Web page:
Happiness, joy and excitement can be some of the words used to describe how many of Millersville University students felt as they gathered to watch President Barack Obama’s inauguration on Tuesday.
“I’ve been looking forward to this because it’s time for new strong ideas in the White House that will help our economy and a fresh start for America,” said junior Sarah Felter.
The seats in the Student Memorial Center MPR were filled by students and faculty members who came together to watch the historical event.
As the new president finished his inaugural speech, he received many cheers, clapping and a standing ovation by those watching.
NBC News reported that the crowd at the National Mall was close to 1.8 million.
This would exceed Lyndon Johnson’s record in 1965 with a turnout of 1.2 million, according to the Washington Post.
As Obama took oath, many large cities across the nation held celebrations watching the presidential inauguration on a large screen.
Celebrations around the world included Obama’s father’s hometown in Kenya where many came together to watch the inauguration.
Sworn in by Chief Justice, John G. Roberts Jr., Obama placed his left hand upon the bible, held by First Lady, Michelle Obama that belonged to 16th president, Abraham Lincoln.
This was the first time Lincoln’s Bible has been used in a presidential inauguration, which marks an important and special moment in which the United States has it’s first African-American president.
“I think the fact that Lincoln’s Bible was used in the ceremony is a very remarkable symbol,” said junior Amy Blevins. “It shows just how far our country has come and that anything is possible.”
After Vice-President, Joseph Biden, and President Obama took their oath in office, the new president addressed the nation with his inaugural speech making many bold statements about various challenges and changes that he will face in the next four years including the economic crisis.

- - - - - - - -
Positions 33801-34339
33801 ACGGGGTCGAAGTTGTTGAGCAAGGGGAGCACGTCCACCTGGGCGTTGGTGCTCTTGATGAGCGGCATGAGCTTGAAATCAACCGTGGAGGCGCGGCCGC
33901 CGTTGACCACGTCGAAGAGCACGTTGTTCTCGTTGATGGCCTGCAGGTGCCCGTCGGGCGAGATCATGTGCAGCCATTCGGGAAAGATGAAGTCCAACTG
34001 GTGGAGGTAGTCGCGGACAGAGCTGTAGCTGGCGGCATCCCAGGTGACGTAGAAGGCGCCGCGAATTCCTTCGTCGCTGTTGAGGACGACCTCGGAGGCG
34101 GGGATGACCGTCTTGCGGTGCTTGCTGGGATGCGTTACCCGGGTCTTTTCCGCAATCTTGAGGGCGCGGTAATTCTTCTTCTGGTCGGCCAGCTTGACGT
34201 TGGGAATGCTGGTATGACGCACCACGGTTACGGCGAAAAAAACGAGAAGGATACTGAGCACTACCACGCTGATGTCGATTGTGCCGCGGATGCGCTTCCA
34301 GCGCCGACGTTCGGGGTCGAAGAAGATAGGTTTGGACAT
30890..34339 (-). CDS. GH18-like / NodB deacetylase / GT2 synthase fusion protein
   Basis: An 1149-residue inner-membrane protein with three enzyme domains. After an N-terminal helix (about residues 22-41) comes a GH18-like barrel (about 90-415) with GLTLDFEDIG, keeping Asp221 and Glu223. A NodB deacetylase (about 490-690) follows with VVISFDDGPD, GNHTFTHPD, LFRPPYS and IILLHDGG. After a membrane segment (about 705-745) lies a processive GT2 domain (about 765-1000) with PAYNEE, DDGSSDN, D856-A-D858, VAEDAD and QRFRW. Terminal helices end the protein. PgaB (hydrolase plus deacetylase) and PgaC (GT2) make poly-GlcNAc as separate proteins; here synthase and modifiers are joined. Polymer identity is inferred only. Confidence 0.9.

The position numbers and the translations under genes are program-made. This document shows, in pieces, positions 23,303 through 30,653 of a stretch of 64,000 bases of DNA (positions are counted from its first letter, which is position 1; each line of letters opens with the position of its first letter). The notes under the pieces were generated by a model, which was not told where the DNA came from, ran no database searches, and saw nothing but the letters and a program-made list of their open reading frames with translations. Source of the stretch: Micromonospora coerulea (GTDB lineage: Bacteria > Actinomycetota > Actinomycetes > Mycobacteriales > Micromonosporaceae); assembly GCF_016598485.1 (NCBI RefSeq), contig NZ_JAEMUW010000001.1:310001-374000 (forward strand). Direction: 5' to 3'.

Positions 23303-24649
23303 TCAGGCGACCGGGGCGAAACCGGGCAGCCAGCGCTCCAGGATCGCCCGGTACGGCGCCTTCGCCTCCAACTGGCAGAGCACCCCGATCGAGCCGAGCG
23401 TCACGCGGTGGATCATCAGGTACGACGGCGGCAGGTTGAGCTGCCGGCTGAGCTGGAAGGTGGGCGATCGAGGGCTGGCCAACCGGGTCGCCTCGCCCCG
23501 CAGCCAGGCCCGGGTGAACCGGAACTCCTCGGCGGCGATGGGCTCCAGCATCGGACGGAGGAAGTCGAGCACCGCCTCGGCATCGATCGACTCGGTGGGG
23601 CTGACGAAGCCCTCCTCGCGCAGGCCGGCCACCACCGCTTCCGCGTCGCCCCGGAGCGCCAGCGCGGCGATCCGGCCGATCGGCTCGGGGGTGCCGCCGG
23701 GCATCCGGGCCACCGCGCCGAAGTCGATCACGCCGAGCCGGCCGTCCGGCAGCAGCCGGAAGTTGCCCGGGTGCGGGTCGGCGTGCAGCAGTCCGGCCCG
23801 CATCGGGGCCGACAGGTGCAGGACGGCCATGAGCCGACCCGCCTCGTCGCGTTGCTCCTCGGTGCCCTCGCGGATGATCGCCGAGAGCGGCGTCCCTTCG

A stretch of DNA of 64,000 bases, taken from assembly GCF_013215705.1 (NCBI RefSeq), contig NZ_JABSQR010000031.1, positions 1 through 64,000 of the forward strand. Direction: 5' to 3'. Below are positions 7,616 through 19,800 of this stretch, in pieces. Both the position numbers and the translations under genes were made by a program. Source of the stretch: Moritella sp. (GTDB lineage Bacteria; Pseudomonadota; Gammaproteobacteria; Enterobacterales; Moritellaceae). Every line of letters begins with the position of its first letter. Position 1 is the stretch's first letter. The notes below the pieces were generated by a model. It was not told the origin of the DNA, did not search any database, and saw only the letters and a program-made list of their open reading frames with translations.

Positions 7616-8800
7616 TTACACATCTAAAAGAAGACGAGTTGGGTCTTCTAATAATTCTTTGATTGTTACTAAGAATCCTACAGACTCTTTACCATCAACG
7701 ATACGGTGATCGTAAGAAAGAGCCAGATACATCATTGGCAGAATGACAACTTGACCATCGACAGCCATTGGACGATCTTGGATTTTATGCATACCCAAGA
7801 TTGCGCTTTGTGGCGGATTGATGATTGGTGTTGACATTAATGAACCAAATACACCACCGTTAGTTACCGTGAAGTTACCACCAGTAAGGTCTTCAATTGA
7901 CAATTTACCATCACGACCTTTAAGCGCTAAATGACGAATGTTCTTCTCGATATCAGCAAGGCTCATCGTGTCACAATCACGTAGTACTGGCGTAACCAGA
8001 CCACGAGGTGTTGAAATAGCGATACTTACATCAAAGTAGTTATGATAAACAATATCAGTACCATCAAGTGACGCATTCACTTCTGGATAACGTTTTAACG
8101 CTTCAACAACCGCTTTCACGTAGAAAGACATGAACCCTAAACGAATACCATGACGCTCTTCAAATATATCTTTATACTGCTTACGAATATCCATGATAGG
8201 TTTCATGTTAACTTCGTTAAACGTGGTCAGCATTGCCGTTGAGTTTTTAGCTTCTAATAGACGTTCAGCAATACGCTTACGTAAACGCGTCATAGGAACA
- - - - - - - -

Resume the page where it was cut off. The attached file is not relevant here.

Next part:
“Starting today, we must pick ourselves up, dust ourselves off, and begin again the remaking of America,” Obama said. “The state of the economy calls for action, bold and swift, and we will act – not only to create new jobs, but to lay a new foundation for growth.”
On the topic of terrorism, Obama gave this message to those who threaten our homeland; “We say to you now that our spirit is stronger and cannot be broken. You cannot outlast us, and we will defeat you.”
The transition of presidents from George W. Bush to Barack Obama was operationally smooth and seemingly respectful.
A team of movers arrived at the White House Tuesday to move the Obama’s into their new home after former president and first lady George W. and Laura Bush departed.
Just seconds after Obama ended his inaugural speech with “And God bless the United States of America,” the White House’s official website was changed by the click of a button with a new layout displaying the headline “Change Has Come to America.”
President Obama’s day ended with ten official inaugural balls planned by the inaugural committee.
One of them included a first-ever Neighborhood Ball in which anyone was able to attend for free or at a low cost.
At the Neighborhood Ball, Obama thanked the American people “for what you do to make America better.”
He explained that the Neighborhood Ball was important and it “best captured the tone of the campaign.”
Jan. 20, 2009 is now a day in history which will be remembered by millions, and written in our future history textbooks.
Obama’s words were absorbed by millions around the world including many proud citizens.
“The thing that stuck out the most to me about the inauguration was how little separation there is of church and state,” senior Meredith Anderson said. “Overall, I was impressed by President Obama’s speech and I hope it serves as a good indication of the next four years.
“His willingness to admit the struggles that lie ahead while still reassuring the American public, and the world, that we can do it together helped remind me why he is our 44th President.”